How India is delivering the coronavirus vaccine to its remotest villages
How India is delivering the coronavirus vaccine to its remotest villages
Reena Jani rose early, finished her chores in the crisp January cold and walked uphill to the road skirting her remote tribal hamlet of Pendajam in eastern India.
Riding pillion on a neighbour’s motorcycle for 40 minutes through hillsides dotted with paddy fields, the 34-year-old tribal health worker headed for the Mathalput Community Health Centre.
Jani’s name was on a list of 100 health workers at the centre, making her one of the first Indians to be inoculated against Covid-19 earlier this month, as the country rolls out a vaccination programme the government calls the world’s biggest.
But she had heard rumours of serious side effects and worried about what would happen were she to get ill.
“I was frightened because of my son and daughters. If something happens to me, what will they do?” Jani told Reuters, visibly relieved after the injection produced no immediate side effects.
The vaccine she received had travelled much further. It was taken by plane, truck and van some 1,700 km from the factory to Mathalput Community Health Centre where Jani waited, and it had to be kept cold the whole way.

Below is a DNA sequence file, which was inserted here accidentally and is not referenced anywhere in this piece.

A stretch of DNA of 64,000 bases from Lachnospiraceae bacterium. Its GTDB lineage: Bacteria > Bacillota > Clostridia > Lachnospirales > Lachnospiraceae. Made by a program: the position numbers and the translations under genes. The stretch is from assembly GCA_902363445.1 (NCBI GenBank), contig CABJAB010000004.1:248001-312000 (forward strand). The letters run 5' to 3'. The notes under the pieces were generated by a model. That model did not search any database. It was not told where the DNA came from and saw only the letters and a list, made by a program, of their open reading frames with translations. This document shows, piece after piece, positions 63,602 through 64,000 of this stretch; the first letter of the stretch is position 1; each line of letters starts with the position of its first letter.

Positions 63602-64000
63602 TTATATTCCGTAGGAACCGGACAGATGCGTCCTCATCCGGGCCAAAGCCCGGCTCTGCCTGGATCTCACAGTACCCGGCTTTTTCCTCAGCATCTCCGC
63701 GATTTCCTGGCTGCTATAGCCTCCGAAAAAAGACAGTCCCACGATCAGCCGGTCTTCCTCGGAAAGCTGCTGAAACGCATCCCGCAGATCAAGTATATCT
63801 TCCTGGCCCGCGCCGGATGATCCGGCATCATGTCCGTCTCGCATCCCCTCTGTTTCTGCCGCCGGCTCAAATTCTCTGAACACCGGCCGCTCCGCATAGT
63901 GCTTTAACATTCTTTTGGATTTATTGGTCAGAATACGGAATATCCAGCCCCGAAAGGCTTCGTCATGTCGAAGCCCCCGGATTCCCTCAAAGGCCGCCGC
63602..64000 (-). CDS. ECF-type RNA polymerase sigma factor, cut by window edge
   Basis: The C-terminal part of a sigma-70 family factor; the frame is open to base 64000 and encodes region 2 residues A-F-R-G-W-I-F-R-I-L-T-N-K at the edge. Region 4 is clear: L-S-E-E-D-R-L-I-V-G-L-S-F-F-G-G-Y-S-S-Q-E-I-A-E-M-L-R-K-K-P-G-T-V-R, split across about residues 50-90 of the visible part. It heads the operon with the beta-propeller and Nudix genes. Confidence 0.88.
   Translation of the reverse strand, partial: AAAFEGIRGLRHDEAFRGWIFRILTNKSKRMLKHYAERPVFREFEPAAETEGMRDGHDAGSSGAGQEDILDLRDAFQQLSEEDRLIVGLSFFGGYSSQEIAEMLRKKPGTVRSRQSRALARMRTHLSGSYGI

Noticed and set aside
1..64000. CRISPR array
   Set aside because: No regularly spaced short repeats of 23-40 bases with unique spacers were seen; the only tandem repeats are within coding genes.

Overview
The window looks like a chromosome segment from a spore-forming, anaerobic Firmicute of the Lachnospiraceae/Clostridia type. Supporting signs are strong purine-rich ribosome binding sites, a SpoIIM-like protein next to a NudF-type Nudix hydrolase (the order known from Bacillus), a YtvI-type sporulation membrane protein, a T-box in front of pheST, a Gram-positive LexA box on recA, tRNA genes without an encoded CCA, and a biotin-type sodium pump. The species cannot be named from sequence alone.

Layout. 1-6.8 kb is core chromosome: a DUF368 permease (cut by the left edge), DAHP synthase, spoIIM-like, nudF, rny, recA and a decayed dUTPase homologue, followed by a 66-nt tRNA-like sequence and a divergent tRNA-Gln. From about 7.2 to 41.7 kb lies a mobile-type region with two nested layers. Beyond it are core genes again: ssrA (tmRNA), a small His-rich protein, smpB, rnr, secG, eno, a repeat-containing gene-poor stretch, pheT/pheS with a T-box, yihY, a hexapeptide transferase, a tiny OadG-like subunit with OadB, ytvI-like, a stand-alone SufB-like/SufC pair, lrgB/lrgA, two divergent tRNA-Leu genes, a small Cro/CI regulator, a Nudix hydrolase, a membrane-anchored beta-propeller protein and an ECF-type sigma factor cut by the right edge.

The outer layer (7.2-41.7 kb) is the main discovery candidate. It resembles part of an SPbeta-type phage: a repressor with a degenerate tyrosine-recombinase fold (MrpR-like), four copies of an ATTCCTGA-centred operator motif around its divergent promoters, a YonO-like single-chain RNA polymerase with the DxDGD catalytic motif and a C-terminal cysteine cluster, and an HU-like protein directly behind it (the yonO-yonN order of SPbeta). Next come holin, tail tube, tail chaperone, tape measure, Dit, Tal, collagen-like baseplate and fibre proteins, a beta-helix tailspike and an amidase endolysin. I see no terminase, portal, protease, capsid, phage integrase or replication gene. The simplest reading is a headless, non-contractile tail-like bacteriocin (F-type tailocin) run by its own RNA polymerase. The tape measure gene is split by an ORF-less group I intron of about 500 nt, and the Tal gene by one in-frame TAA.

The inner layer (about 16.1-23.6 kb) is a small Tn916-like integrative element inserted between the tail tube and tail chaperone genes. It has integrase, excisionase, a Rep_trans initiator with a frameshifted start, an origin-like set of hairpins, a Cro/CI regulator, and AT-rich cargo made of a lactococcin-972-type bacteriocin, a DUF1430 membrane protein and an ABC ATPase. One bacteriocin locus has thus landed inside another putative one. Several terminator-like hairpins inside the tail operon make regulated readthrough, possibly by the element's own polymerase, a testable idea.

Its safe arrival in Koraput district, where leftist guerrillas wage a low-level insurgency amid rolling hills and thick forests, was testament to detailed planning and groundwork by authorities in the state of Odisha.
But officials acknowledge this is just the tip of the iceberg.
A little over 1 million vaccine shots administered so far, mainly targeting key workers like Jani, are a tiny first phase of a vaccine programme that India hopes will eventually protect its 1.4 billion people from the coronavirus.
Only when the much larger third phase is launched, aimed at 270 million people deemed vulnerable, will the government know if its plan to distribute shots across sometimes hostile terrain and amid high temperatures will succeed.
“The problem will start from the third phase when the public will start coming,” says Madhusudan Mishra, Koraput’s district collector. “That will be a real challenge.”
Supplying vaccines is one thing. Convincing people to take them is another.
Scepticism of the safety and efficacy of Covid-19 shots is high in India, particularly in rural areas, officials say, and misinformation via social media platforms and word-of-mouth could undermine the effort.
The Covid-19 vaccine Jani took was developed by AstraZeneca and Oxford University. India is also using another developed by Bharat Biotech.